By Adam Stewart
There are few out there who truly understand the sacrifices of the chiropractic student. Many days we wake up before the sun rises and go to bed long after it sets. We have missed weddings of close friends, birthdays of dear relatives and more often than not relationships go neglected. Coffee is more of a religion to us than a beverage. The one thing our education requires is that we sacrifice everything for our education. Why do we fight so hard for two little letters behind our name? Diagnosis.
In 2014, JAMA published a study showing that 75% of heroin user's first opioid use was from a prescription.1 With over 80% of the world’s prescription opioids coming from the United States, there is no question why our country has declared a War on Drugs. Wherever you practice, our chiropractic philosophy is universal: Diagnosing the root of disease is treatment, while just masking the symptoms is fraud. Losing our diagnostic right will not be a “set-back” for the profession, but rather the loss of our identity as healthcare providers.
Diagnosis is the foundation on which our patient care is built. This is the reason we students work our fingers to the bone, not just here in Texas, but across the country. In the state of Texas our right to diagnose is being threatened. In 2013, the Texas Medical Association (TMA) amended a lawsuit pertaining to our scope of practice. The TMA claimed vestibular ocular nystagmus testing (VONT) was being used to make diagnoses outside of the musculoskeletal system. On September 22, 2016 County District Judge Rhonda Hurley made the vague ruling that all diagnosis rights exceed the chiropractic scope of practice. Consequently, Texas chiropractors will no longer be point of entry into the healthcare system and lose the ability to bill insurances requiring a diagnosis code.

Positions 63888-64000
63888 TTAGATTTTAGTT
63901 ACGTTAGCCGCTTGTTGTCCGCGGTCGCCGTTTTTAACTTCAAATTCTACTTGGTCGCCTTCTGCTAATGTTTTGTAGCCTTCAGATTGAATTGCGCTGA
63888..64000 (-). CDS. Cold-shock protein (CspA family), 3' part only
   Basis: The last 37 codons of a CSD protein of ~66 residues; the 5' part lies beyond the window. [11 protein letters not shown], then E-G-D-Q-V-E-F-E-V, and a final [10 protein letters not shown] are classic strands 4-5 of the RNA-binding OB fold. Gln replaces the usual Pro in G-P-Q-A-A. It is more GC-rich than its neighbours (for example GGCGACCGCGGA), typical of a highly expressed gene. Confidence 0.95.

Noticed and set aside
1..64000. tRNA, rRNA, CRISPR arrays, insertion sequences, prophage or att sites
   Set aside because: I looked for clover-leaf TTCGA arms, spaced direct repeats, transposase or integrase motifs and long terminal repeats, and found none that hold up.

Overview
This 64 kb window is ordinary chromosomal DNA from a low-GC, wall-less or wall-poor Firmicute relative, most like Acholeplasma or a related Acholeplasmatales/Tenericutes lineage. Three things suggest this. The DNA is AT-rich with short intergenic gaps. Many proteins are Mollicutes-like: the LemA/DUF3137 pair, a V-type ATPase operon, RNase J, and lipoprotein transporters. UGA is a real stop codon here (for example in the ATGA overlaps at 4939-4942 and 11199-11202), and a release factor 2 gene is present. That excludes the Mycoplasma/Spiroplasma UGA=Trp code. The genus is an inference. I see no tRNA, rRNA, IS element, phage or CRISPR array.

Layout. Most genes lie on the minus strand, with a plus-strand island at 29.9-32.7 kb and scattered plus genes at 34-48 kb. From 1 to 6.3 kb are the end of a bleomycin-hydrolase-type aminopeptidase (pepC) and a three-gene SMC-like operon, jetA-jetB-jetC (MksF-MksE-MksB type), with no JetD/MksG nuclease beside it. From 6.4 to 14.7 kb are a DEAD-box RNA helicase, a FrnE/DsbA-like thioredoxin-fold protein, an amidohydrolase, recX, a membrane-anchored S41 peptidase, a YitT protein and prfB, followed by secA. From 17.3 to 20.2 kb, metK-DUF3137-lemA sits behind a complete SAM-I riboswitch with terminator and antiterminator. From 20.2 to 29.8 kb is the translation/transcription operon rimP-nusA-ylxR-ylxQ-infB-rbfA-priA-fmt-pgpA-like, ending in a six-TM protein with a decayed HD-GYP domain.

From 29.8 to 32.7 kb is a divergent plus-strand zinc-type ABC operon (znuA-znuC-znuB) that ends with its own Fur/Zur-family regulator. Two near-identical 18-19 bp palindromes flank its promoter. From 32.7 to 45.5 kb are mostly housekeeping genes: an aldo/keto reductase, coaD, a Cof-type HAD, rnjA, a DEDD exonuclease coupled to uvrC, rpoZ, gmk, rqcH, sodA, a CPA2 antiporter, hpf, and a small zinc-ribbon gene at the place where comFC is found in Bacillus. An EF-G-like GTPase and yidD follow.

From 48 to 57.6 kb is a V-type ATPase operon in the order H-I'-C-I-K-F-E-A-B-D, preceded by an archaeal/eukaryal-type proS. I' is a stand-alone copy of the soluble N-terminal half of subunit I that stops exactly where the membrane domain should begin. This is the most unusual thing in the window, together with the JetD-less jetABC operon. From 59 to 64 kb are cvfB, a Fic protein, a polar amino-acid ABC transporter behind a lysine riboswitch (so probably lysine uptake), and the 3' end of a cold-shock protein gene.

If this pattern continues, Texas will be the only state that will not have the right to diagnose their patients. After the fall of Texas, which state will be next in line for this Diagnostic Domino Effect? Many students, like myself, are at risk of having our hands bound by red tape instead of on those patients who are suffering.
After years of struggling, there are doctors and students across the nation who choose to ignore this burden or are ignorant of our future. As a profession we must stay informed, get involved and donate an investment towards our future. The death our profession will not be an ominous medical board working in dark alleyways, but rather the apathy found in our own shadows. Let this threat be a call to arms and not a crippling blow to the identity of chiropractic.
Currently, the Texas Board of Chiropractic Examiners (TBCE) has voted to appeal the decision made by Judge Hurley, but we still have a long road ahead. The appeals process is not cheap and the Texas Chiropractic Association is working round the clock to secure finances for the upcoming lawsuit. Even if your practice is not located in Texas, please stay informed or donate at chirotexas.org to prevent the first domino from falling. Together we are chiropractors. Together we are diagnosticians. Together we are strong.
1. Cicero TJ, Ellis MS, Surratt HL, Kurtz SP. The changing face of heroin use in the United States: a retrospective analysis of the past 50 years. JAMA Psychiatry. 2014;71(7):821-826.
More information can be found here.
Adam Stewart is a chiropractic student member of the Texas Chiropractic Association and of the American Chiropractic Association.